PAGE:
Saudi Arabia has also received help from China on the significant expansion of its domestic ballistic missile program, according to U.S. intelligence agencies in June 2019. (See ACT, July/August 2019.)

Currently, Saudi Arabia has a comprehensive safeguards agreement in place with the International Atomic Energy Agency (IAEA) that is complemented by an outdated small quantities protocol, reflective of the negligible size of its nuclear program at the time its safeguards agreement was concluded in 2005. Under that protocol, Saudi Arabia is not obligated to invite IAEA inspectors into its nuclear facilities, including any potential yellowcake production facilities.

IAEA officials have been pushing for Saudi Arabia to transition to a full-scope comprehensive safeguards agreement for several years as Riyadh has moved to expand its civilian nuclear program. Following the revelation of the possible yellowcake facility, Iran’s permanent representative to the IAEA, Kazem Gharibabadi, urged Riyadh on Aug. 8 to strengthen its agreement with the agency and invite inspectors in.

U.S.-Saudi negotiations on the nuclear energy cooperation deal, called a 123 agreement after the section of the 1954 Atomic Energy Act requiring it, have stalled over the past year.

An April report by the U.S. Government Accountability Office suggested that U.S.-Saudi talks have faced two unresolved issues. First, Riyadh has not agreed to sign an additional protocol to its limited safeguards agreement, which would provide the IAEA with a broader range of information on its nuclear-related activities. Second, Saudi Arabia has so far declined to promise to forgo nuclear fuel production activities, a step that is called a nonproliferation “gold standard.” (See ACT, June 2020.)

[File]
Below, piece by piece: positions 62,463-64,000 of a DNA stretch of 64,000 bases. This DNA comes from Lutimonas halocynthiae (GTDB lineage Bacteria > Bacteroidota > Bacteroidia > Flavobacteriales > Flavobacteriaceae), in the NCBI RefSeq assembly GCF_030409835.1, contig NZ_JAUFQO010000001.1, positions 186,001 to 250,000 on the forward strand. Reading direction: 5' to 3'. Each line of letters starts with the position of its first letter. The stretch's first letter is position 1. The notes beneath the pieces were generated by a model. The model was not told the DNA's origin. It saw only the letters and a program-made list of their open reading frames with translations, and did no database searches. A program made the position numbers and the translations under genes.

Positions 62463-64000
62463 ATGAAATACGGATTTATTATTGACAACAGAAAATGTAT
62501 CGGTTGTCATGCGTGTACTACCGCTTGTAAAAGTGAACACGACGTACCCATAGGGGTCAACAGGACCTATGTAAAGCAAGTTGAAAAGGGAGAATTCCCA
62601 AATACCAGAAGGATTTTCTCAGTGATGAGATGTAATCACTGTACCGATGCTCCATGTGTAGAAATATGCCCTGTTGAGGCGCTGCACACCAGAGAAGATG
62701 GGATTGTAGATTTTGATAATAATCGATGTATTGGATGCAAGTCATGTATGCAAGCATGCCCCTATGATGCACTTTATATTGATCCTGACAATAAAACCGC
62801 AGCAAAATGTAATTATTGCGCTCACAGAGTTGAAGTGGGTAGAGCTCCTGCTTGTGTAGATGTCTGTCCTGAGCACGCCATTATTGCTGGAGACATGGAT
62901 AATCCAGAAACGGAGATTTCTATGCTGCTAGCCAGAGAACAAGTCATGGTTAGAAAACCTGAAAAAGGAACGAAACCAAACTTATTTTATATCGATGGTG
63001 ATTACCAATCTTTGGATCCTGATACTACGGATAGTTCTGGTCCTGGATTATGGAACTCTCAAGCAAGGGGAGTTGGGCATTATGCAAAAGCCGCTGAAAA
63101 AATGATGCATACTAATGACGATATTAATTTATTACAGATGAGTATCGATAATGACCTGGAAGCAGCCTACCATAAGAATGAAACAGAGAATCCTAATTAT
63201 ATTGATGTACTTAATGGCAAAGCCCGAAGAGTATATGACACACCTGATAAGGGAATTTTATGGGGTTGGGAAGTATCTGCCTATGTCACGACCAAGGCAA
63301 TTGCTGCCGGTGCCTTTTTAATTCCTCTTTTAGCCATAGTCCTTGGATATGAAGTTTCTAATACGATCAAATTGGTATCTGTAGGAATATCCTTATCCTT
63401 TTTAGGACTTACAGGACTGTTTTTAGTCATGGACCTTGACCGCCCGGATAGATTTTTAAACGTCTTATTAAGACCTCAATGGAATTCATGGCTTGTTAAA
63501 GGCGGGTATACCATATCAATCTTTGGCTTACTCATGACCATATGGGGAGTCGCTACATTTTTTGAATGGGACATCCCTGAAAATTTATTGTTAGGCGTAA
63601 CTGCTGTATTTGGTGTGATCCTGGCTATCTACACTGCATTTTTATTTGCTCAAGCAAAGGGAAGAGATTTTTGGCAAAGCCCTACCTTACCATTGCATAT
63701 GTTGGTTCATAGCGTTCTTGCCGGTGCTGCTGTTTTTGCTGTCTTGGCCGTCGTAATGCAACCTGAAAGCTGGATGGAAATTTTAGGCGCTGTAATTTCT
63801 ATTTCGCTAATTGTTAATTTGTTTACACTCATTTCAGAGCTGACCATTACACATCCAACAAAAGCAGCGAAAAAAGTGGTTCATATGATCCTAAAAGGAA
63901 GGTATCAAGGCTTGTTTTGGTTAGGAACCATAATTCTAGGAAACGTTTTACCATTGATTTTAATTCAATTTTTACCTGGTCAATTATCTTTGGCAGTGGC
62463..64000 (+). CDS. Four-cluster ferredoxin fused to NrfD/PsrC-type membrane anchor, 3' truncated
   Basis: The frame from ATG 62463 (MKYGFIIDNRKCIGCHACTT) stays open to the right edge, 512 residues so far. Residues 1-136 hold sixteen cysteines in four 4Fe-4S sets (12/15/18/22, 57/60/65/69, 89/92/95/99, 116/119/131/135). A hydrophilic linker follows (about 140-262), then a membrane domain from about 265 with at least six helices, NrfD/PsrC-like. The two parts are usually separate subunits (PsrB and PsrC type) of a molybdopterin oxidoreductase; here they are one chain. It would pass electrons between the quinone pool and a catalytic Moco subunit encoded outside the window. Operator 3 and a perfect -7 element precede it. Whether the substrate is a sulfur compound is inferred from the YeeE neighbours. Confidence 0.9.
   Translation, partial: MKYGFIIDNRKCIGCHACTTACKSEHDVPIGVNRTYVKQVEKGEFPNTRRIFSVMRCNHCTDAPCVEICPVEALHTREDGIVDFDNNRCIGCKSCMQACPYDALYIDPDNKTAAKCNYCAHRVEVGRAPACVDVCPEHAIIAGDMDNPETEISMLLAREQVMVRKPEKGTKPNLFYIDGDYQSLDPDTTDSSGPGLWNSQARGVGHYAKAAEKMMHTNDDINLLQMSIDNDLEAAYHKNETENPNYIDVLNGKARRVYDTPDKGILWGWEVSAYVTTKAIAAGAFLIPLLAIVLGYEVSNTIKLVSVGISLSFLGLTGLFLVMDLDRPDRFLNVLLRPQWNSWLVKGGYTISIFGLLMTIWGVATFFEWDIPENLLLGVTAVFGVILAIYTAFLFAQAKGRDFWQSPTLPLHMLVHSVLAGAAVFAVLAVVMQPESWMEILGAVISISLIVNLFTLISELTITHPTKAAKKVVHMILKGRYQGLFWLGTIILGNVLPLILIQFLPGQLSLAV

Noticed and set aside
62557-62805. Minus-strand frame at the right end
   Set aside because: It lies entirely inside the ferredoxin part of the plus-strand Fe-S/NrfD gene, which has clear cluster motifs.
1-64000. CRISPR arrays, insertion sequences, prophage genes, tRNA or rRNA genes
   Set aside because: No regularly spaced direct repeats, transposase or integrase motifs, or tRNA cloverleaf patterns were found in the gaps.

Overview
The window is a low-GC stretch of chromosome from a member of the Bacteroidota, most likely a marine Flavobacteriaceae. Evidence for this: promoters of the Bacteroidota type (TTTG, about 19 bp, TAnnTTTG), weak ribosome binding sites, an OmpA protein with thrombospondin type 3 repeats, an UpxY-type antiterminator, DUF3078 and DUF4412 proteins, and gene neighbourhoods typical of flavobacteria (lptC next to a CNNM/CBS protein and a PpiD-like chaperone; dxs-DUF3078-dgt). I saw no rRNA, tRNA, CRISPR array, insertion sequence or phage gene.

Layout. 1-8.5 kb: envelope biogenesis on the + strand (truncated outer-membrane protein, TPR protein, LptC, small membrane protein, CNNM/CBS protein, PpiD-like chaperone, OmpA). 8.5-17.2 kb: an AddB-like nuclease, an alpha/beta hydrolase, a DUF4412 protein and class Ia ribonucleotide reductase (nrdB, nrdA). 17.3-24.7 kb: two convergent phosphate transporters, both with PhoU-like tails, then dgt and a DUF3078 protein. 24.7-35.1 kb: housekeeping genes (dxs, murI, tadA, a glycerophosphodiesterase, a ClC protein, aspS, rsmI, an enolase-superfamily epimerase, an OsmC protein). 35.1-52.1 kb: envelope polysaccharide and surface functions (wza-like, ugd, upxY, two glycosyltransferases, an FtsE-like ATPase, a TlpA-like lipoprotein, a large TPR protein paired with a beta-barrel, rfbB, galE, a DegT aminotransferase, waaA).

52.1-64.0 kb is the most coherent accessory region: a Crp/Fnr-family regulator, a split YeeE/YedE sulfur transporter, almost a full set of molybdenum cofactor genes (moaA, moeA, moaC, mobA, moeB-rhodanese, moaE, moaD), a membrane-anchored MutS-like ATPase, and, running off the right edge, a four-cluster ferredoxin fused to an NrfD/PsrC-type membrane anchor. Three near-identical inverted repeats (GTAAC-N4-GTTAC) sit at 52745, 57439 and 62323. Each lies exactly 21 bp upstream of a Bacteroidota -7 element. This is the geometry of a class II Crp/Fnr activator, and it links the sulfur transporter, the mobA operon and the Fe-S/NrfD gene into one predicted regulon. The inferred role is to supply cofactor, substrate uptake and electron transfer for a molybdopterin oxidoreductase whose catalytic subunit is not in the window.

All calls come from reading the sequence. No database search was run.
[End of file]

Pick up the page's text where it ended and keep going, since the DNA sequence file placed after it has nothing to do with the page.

A 123 agreement sets the terms and authorizes cooperation for sharing U.S. peaceful nuclear technology, equipment, and materials with other countries. A 123 agreement can include a gold standard commitment in which a cooperating country agrees to refrain from enriching uranium or reprocessing plutonium, as those activities can be used to produce weapons-grade material. By forgoing those, countries adhering to a gold standard signal their commitment to nuclear nonproliferation.

In September 2019, Energy Secretary Rick Perry reportedly sent a letter to Saudi officials stating that the United States would require Saudi Arabia to adopt an additional protocol with the IAEA and commit to the gold standard. (See ACT, October 2019.)

Kaine questioned U.S. Special Presidential Envoy for Arms Control Marshall Billingslea during his July 21 hearing for the top arms control job at the State Department on whether he would maintain that requirement. The State Department leads negotiations on 123 agreements, which, once complete, require congressional approval.

“You have my commitment that I will pursue the so-called gold standard in these 123 agreements,” said Billingslea. “I believe [it] should also be pursued with the Saudis.” He did not address the additional protocol.

 

Reports suggest that Saudi Arabia could be starting a uranium enrichment program.